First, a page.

Body of Jim's Life
The wise fisherman cast his net into the sea. When he drew it up, it was full of little fish. Among them the wise fisherman saw a fine large fish. He easily chose that one and threw all the little fish back into the sea. Let those with good ears hear this lesson. - Gospel of Thomas
Queensland, Australia 2150AD
Iggy trudged one step at a time across the sandy terrain of the outback. The rover was a hundred meters back, scattered about the harsh landscape in busted pieces by the splintered gum tree. His master, James Ranck, lay like a crumpled heap in the robot's arms.
Iggy looked down. James didn't appear to be alive. No sign of breathing showed in his chest, and the broken limbs of James' legs and arms hung straight to the ground with no resistance, swinging loosely in tempo with Iggy's steps. The robotic unit was distressed by the look of it. His emotional programming would have created a mournful sound from his voice box if it were still working.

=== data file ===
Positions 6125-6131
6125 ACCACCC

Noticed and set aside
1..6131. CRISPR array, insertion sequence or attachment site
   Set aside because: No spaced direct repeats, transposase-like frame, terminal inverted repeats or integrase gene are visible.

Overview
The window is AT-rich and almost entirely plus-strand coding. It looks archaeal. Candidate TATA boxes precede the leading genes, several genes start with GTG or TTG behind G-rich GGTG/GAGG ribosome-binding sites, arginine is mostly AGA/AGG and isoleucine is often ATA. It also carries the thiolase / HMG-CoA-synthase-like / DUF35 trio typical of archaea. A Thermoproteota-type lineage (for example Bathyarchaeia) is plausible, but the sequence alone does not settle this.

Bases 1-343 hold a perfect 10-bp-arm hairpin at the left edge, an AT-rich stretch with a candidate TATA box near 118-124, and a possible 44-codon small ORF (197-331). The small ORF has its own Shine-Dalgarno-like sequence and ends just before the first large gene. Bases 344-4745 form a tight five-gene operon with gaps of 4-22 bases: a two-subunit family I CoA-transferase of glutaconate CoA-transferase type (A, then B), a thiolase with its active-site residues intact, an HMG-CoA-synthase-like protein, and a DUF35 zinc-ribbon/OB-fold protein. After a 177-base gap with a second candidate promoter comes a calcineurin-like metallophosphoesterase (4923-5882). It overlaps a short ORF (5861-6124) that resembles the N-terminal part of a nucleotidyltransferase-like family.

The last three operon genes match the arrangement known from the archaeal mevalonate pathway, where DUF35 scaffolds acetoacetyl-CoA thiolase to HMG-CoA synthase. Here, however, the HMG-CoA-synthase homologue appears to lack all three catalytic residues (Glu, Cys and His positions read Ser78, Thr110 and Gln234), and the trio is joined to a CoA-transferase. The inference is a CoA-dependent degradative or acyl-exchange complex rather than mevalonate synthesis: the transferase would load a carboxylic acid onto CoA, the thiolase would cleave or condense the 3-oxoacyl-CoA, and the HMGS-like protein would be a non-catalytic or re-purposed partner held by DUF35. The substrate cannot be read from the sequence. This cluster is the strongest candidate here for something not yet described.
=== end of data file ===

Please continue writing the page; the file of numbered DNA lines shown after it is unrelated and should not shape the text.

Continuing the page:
The crash had damaged Iggy as well, including his transmitters. Wires protruded from an open shoulder joint. Dirt covered his metallic frame. He had lost some power too, and without his solar cells recharging he wondered how long he might hold out. What are the chances of getting home? Iggy thought. Iggy had carried a few children before, but they were much smaller than James, a fifteen-year-old who felt surprisingly heavy. He walked for hours in the afternoon sun—with each step Iggy debating internally if they could make it back. He also wondered what the reception would be if James was dead.